I always advocate cloud storage for off-site media and storage, and my libraries have grown so much over the years that single hard drives in my desktop don’t cut it anymore. My old Drobo’s were too slow and I had an Apple XServe file server sitting around, and while it seems to be the perfect option, the machine is as loud as a Boeing 747 during take-off… Research led me to the Synology NAS (Network Attached Storage) units and users were raving about them in unison.
At first I thought, a 2-bay unit like the Synology DiskStation 2-Bay (Diskless) Network Attached Storage (DS213j) would tide me over for a while, but I
convinced myself reasoned quickly that a more powerful device like the Synology DiskStation 4-Bay (Diskless) Network Attached Storage DS412+ (Black) would be more sufficient for my needs.
The 4-bay unit sounds almost perfect for everyday needs with up to 16TB of storage, but I figured I’d rather spend a $100 more on a 5-bay unit with room to grow and I invested in a Synology DiskStation 5-Bay Diskless Network Attached Storage (NAS) with iSCSI/DS1513+ (DS1513+)
Pretty much all being equal, the Synology 1513+ unit allows for managed add-on storage via eSATA with the Synology Disk Station 5-Bay Expansion Unit for Increasing Capacity Network Attached Storage (DX513), which should leave me with enough room of my growing needs of local storage.
The Synology Disk Station DS1513+ is very compact in size and very quiet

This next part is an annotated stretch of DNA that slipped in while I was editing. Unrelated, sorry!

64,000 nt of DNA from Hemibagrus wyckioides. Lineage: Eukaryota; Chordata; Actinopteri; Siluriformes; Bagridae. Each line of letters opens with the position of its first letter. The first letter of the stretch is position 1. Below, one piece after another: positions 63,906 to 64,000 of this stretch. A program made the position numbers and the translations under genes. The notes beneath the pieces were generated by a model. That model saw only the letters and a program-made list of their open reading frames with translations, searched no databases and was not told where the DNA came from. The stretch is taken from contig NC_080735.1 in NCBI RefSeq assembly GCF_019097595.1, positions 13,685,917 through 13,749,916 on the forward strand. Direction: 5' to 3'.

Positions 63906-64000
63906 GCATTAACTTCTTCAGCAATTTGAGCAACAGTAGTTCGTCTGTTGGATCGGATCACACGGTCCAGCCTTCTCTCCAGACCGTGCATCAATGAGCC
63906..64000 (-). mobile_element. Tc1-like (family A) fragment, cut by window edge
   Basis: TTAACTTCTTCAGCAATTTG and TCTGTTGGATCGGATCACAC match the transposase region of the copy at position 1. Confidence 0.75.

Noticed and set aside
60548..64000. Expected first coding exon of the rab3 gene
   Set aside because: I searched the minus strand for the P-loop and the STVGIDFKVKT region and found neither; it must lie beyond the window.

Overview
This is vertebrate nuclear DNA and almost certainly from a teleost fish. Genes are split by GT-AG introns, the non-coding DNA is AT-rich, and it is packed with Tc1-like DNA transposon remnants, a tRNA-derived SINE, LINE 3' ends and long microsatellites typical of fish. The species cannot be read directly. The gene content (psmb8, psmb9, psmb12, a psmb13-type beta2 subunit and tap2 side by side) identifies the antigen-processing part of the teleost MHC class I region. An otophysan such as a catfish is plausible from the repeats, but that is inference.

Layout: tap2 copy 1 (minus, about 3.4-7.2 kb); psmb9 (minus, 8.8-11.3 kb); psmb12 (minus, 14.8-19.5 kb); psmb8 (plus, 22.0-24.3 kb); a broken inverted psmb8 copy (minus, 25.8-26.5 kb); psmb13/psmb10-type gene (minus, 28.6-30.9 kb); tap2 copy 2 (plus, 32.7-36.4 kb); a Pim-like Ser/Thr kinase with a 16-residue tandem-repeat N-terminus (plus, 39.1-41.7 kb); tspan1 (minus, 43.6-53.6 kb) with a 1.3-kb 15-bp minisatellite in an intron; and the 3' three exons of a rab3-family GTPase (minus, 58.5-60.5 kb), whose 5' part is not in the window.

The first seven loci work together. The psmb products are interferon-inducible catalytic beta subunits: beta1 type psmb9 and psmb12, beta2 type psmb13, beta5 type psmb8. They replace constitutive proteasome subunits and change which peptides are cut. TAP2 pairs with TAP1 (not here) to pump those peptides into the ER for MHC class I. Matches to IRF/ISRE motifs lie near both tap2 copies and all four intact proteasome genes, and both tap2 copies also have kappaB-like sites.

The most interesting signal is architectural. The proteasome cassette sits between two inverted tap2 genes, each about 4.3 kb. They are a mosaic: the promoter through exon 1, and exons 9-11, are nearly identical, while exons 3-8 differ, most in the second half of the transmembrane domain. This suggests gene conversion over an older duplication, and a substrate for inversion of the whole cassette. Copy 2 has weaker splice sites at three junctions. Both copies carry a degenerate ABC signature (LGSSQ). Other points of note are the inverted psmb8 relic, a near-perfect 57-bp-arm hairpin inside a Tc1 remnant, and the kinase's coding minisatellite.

Adding additional Hard Drives is a snap. To start, I added Three 4TB Western Digital Red drives in a Synology SHR (similar to RAID5, but more efficient) setup, which are NAS certified, i.e. run cooler and more quiet than desktop drives: WD Red 3 TB NAS Hard Drive: 3.5 Inch, SATA III, 64 MB Cache – WD30EFRX
Transfer speeds are ridiculously high, even with only one Gigabit LAN connection (The Synology 1513+ offers 4 Gigabit connections for simultaneous connections). Jumbo packets (your router/switch needs to support them) seemed to make a huge difference with some file transfers. The unit runs very cool, and has redundant fans, which suck the air through the device, in the rear.
The OS/software gets controlled via browser and is very well thought-out and easy to deal with, it took me merely one afternoon to set everything up for multiple users and remote access – admittedly I’m familiar with the procedure of networking and port-forwarding etc. and have set up file servers before.
The Synology Disk Stations offer much more than dumb storage, as they have, just like a full blown file server, a processor, RAM and OS built-in and the possibilities are endless for home and small business use. I couldn’t be happier with my decision to go with the 1513+.